Read Aloud (with some shared reading)
Click, Clack, Moo: Cows That Type (book level 2.3) is an enjoyable book. It is a silly book and an award-winning one and most of the events in the book cannot actually happen (fantasy). You can use a big book or show a smaller one on your projector.
Preparation: decide ahead of time where you want to stop (maybe three or four times) during the reading, and invite discussion regarding a particular word, a picture or a concept you want to focus on.
These are my main objectives for this read aloud:
1. Enjoyment and comprehension
2. Focus on consonant blends and be able to read those words
T: Introduce the book by showing the cover and telling the students the name of the book, the author and the illustrator. Get your students excited about the book, for example: “This is a silly book, but I like it and hope you do, too. Let’s look at the cover and see if we can predict what the story will be about.”
S: Responses may differ, for example, “A cow that can …”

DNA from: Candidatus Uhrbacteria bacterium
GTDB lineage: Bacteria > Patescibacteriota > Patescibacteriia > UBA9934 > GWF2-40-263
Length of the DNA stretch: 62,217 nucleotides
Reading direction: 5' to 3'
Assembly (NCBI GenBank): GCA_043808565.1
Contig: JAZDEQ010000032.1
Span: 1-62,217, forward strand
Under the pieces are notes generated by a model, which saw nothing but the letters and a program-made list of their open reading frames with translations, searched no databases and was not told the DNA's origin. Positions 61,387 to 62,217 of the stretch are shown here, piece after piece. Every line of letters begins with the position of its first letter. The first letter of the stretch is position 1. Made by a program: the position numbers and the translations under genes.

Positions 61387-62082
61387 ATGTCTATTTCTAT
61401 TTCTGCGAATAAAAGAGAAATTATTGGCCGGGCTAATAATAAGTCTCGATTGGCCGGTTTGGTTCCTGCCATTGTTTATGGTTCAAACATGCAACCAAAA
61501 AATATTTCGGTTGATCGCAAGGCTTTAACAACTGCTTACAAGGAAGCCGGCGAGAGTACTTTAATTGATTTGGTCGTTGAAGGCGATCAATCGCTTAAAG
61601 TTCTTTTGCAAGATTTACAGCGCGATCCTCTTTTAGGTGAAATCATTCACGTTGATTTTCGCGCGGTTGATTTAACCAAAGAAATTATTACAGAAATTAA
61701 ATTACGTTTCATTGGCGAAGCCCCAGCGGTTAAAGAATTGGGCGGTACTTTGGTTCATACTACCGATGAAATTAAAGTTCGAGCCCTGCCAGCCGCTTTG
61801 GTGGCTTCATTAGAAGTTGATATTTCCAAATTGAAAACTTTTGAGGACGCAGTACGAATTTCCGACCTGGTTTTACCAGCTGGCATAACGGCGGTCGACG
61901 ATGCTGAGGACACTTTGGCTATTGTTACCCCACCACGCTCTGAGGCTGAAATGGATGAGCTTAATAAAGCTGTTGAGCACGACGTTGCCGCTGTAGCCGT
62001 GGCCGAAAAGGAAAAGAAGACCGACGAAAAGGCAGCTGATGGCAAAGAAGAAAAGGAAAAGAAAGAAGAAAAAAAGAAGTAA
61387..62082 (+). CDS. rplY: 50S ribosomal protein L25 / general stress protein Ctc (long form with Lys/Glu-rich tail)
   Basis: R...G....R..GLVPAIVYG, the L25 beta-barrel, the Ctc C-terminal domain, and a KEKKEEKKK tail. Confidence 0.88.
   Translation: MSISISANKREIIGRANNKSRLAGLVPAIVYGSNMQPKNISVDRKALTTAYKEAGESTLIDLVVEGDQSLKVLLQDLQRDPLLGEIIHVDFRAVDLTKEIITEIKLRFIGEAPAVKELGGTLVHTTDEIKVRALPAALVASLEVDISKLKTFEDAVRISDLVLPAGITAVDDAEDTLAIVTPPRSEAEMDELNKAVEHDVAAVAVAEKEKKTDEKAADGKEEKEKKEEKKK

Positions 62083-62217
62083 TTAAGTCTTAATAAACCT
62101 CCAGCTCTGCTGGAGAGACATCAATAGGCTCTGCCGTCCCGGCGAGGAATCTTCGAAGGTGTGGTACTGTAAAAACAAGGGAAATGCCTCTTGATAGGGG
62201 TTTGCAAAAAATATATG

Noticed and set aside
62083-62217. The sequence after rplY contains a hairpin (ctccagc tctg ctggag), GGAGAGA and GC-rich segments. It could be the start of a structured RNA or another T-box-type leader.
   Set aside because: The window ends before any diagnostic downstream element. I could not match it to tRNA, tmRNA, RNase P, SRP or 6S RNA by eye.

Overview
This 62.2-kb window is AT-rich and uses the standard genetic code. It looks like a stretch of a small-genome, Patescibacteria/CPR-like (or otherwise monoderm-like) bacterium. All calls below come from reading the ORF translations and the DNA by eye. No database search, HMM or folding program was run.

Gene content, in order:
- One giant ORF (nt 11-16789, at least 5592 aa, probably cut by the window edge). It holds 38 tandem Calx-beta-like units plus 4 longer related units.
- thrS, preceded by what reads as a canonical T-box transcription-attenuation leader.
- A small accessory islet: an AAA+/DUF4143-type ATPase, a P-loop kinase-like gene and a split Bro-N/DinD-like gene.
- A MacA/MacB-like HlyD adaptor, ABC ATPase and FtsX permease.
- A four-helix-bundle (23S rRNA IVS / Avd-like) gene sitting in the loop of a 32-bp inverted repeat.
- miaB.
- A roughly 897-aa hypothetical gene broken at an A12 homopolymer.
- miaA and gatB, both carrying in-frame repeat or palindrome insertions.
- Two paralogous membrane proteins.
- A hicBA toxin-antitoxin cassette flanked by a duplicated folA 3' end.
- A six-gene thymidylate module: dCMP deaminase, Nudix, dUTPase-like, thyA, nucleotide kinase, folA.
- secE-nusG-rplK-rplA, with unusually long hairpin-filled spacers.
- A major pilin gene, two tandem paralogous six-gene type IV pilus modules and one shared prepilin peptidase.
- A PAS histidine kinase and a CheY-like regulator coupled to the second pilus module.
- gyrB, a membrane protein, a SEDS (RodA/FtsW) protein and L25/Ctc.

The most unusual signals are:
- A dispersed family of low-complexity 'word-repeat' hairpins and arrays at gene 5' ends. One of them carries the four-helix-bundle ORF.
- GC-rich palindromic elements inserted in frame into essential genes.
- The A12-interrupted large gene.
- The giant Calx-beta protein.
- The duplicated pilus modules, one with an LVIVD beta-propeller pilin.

T: “While I read to you, I also want you to help me with words that begin with the consonant blend cl or bl. When we get to a word that begins with a cl or bl, I’m going to pause and you’re going to help me read it. So let’s start with the title again. At the very beginning of the first word we see cl. Let’s read it together [point to the words].”
S: Read the title with the teacher.
T: Continue reading the story, pausing just before the words, “Click, Clack, Moo” and pointing to them so that children can share the reading.
When you reach the page where Farmer Brown is looking at the letter from the cows, pause before the word, “blankets” [point to the word] and have children join in to read the word. ...
... middle of paper ...
...points you might
want to stop and discuss.
At the end of the story, discuss how David felt at the beginning of the story and how he felt at the end of the day. What did he think of lizards at the beginning and how did he feel about lizards at the end of the story? What made him change his mind? A question suggested by our reader was “Would you like to have Mr. Roy as a teacher? Why or why not?”
Follow-up activities: there are several online activities that students could do at a center. They can listen to the story again, play a vocabulary matching game, a word play game, as well as spelling games. You can compare David’s feelings with the students’ feelings as well as characters in other books relating to the start of school. Writing can also be a follow-up activity.
Teaching Comprehension Strategies
Although I have put this apart from Read Alouds,
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